Many people dream of the day when they will longer  be part of the daily grind. If age were the only requirement, I think it is safe to say most of us would retire as soon as possible.  But how much money should you have saved for retirement before you hang up your work boots? This answer will differ from person to person. The first step is making an honest assessment of your financial situation versus the average net worth of retirees. An easy way to achieve this is by figuring out your net worth and comparing with others in the same age group here. These figures can provide a clearer picture to help you plan for your future.

What is Net Worth?

If you feel you are ready to join the ranks of retirees, you should have a keen sense of your net worth. It is one of the strongest indicators of your financial status and an important tool to help you reach your retirement goals. You can calculate your personal net worth with some basic math. First, you need to add up the total value of all your assets and your liabilities. Then, subtract your liabilities from your assets to determine your personal net worth.

You should consider all assets, including bank accounts, stocks, bonds, mutual funds, real estate holdings, retirement savings, and partnerships in your tallies. All your debts, loans, and mortgages would fall on the other side of the ledger. This number will either be positive or negative, depending on the amount of debt you have accrued.

The Average American’s Net Worth at Retirement

The three major contributing factors to your net worth are home equity, retirement accounts, and cash savings. According to the most recent figures compiled by the U.S. Census Bureau in 2015, the national median for homeowners over the age of 65 was $201,500. Bear in mind that this figure is limited to households and may not take into account for the homeless or other members of the household who would not qualify as retirees.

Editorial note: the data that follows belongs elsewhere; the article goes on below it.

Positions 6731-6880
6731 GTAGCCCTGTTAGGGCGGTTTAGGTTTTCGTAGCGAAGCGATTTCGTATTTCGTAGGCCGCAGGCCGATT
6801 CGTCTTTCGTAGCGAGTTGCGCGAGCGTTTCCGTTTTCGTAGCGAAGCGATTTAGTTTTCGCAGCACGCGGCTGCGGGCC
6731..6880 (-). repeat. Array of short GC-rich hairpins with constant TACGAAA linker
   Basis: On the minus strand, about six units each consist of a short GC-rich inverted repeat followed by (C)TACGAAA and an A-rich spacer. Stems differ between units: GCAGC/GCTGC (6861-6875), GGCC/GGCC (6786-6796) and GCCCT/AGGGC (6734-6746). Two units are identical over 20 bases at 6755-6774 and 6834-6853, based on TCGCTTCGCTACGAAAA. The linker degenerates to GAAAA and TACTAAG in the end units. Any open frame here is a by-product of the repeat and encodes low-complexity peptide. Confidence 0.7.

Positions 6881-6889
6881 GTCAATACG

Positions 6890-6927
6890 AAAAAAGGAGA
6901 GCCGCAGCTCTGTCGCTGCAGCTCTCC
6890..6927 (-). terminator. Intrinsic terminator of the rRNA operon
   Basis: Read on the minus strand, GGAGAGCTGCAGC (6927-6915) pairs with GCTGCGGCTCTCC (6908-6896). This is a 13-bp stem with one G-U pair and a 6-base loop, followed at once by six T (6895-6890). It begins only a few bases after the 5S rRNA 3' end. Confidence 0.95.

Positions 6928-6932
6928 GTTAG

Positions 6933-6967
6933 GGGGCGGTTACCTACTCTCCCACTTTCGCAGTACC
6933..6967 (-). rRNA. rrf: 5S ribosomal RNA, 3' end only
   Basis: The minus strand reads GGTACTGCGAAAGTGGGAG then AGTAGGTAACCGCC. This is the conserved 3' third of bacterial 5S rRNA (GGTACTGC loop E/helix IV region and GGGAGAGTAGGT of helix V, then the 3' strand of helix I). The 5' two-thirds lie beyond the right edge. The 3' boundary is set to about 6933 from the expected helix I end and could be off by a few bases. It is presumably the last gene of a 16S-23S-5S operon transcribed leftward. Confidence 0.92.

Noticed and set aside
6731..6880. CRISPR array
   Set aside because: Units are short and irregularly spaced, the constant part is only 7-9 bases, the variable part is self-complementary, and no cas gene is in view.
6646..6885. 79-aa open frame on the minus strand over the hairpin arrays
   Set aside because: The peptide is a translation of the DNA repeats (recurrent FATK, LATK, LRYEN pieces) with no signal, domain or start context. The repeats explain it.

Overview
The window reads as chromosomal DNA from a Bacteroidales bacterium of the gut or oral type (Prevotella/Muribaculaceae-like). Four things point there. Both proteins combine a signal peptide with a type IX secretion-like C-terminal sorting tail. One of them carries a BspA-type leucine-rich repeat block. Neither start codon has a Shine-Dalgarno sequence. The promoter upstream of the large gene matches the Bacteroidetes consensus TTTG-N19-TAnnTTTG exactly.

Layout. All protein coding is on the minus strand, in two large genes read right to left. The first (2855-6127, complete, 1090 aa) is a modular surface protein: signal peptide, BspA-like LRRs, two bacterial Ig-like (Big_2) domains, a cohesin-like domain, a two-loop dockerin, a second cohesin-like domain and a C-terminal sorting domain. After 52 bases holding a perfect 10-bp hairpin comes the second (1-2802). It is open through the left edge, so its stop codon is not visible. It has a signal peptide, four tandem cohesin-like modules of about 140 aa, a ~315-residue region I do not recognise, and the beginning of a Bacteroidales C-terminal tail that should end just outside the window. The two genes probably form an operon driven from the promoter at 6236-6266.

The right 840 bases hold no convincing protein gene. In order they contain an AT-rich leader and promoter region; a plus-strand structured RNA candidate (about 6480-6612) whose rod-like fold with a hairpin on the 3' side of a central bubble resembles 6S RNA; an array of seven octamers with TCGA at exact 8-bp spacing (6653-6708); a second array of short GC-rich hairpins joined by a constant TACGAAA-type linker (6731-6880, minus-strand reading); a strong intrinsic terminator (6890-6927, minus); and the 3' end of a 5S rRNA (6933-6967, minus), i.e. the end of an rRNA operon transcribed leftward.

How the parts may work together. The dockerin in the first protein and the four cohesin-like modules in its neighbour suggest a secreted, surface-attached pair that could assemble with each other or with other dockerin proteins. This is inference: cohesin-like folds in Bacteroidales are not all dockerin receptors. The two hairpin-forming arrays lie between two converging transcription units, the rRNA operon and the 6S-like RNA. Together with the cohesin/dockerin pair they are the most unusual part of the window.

Data collected from the Survey of Consumer Finances indicates that the total value of retirees’ assets has nearly doubled in the last 20 years and accounts for a large portion of a retiree’s net worth. However, it also means that they carry more debt due to mortgages. The median net worth of retirees when home equity is excluded drops to $59,780. The majority of the remaining funds are tied to retirement accounts while cash savings only account for a small fraction of a person’s overall net worth.

How Much Should I be Saving?

Most financial planners agree that a good rule of thumb for retirement is to save at least ten times your annual income. This figure may vary based on your lifestyle and spending habits, so it’s wise to sit down with a professional to discuss your options and decide what is best for your circumstances.

For those who are struggling to make ends meet, pay off student loans, and refinance home mortgages, contributing to your retirement funds may seem like a low priority. However, in a society where the future of social security is uncertain and employers offer less comprehensive pension plans, one thing is perfectly clear; it’s never too soon to begin thinking about retirement.